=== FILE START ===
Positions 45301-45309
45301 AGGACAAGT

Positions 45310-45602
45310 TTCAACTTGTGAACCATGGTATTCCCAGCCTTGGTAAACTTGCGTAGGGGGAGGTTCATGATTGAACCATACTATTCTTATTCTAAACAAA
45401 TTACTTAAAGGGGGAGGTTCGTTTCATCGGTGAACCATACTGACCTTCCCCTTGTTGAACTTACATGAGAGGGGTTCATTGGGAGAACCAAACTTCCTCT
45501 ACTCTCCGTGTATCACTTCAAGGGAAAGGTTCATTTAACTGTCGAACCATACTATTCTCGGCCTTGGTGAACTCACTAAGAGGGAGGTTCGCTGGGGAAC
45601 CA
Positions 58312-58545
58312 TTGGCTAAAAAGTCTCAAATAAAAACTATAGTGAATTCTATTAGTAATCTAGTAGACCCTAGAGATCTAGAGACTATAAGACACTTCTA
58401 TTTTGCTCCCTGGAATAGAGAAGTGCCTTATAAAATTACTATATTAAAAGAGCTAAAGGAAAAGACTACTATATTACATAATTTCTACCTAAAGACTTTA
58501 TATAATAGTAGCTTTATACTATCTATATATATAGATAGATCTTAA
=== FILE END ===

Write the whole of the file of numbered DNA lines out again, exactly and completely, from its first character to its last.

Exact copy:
Positions 45301-45309
45301 AGGACAAGT

Positions 45310-45602
45310 TTCAACTTGTGAACCATGGTATTCCCAGCCTTGGTAAACTTGCGTAGGGGGAGGTTCATGATTGAACCATACTATTCTTATTCTAAACAAA
45401 TTACTTAAAGGGGGAGGTTCGTTTCATCGGTGAACCATACTGACCTTCCCCTTGTTGAACTTACATGAGAGGGGTTCATTGGGAGAACCAAACTTCCTCT
45501 ACTCTCCGTGTATCACTTCAAGGGAAAGGTTCATTTAACTGTCGAACCATACTATTCTCGGCCTTGGTGAACTCACTAAGAGGGAGGTTCGCTGGGGAAC
45601 CA
Positions 58312-58545
58312 TTGGCTAAAAAGTCTCAAATAAAAACTATAGTGAATTCTATTAGTAATCTAGTAGACCCTAGAGATCTAGAGACTATAAGACACTTCTA
58401 TTTTGCTCCCTGGAATAGAGAAGTGCCTTATAAAATTACTATATTAAAAGAGCTAAAGGAAAAGACTACTATATTACATAATTTCTACCTAAAGACTTTA
58501 TATAATAGTAGCTTTATACTATCTATATATATAGATAGATCTTAA